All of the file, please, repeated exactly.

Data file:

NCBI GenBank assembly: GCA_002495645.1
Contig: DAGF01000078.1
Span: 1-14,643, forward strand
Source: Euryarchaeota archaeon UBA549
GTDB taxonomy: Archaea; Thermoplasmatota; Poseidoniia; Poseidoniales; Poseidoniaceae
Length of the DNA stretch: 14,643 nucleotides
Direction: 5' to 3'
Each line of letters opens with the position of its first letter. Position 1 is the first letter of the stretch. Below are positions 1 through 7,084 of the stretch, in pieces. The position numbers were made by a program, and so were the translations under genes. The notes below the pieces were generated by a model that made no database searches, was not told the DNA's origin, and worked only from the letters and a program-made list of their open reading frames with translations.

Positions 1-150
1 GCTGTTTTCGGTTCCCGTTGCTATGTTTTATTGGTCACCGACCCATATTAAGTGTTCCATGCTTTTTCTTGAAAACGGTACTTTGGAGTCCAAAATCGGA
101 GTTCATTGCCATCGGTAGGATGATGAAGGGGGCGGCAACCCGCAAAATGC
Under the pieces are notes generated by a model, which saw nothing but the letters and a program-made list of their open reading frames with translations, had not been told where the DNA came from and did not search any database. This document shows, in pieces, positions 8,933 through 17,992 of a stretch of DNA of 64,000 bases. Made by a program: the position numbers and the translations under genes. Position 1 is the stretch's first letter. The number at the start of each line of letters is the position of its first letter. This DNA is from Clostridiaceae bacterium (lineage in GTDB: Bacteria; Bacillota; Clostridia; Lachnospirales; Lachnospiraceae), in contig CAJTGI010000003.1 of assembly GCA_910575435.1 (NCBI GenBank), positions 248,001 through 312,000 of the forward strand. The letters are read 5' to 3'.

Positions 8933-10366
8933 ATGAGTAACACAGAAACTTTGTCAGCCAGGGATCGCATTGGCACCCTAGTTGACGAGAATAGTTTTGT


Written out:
NCBI GenBank assembly: GCA_002495645.1
Contig: DAGF01000078.1
Span: 1-14,643, forward strand
Source: Euryarchaeota archaeon UBA549
GTDB taxonomy: Archaea; Thermoplasmatota; Poseidoniia; Poseidoniales; Poseidoniaceae
Length of the DNA stretch: 14,643 nucleotides
Direction: 5' to 3'
Each line of letters opens with the position of its first letter. Position 1 is the first letter of the stretch. Below are positions 1 through 7,084 of the stretch, in pieces. The position numbers were made by a program, and so were the translations under genes. The notes below the pieces were generated by a model that made no database searches, was not told the DNA's origin, and worked only from the letters and a program-made list of their open reading frames with translations.

Positions 1-150
1 GCTGTTTTCGGTTCCCGTTGCTATGTTTTATTGGTCACCGACCCATATTAAGTGTTCCATGCTTTTTCTTGAAAACGGTACTTTGGAGTCCAAAATCGGA
101 GTTCATTGCCATCGGTAGGATGATGAAGGGGGCGGCAACCCGCAAAATGC
Under the pieces are notes generated by a model, which saw nothing but the letters and a program-made list of their open reading frames with translations, had not been told where the DNA came from and did not search any database. This document shows, in pieces, positions 8,933 through 17,992 of a stretch of DNA of 64,000 bases. Made by a program: the position numbers and the translations under genes. Position 1 is the stretch's first letter. The number at the start of each line of letters is the position of its first letter. This DNA is from Clostridiaceae bacterium (lineage in GTDB: Bacteria; Bacillota; Clostridia; Lachnospirales; Lachnospiraceae), in contig CAJTGI010000003.1 of assembly GCA_910575435.1 (NCBI GenBank), positions 248,001 through 312,000 of the forward strand. The letters are read 5' to 3'.

Positions 8933-10366
8933 ATGAGTAACACAGAAACTTTGTCAGCCAGGGATCGCATTGGCACCCTAGTTGACGAGAATAGTTTTGT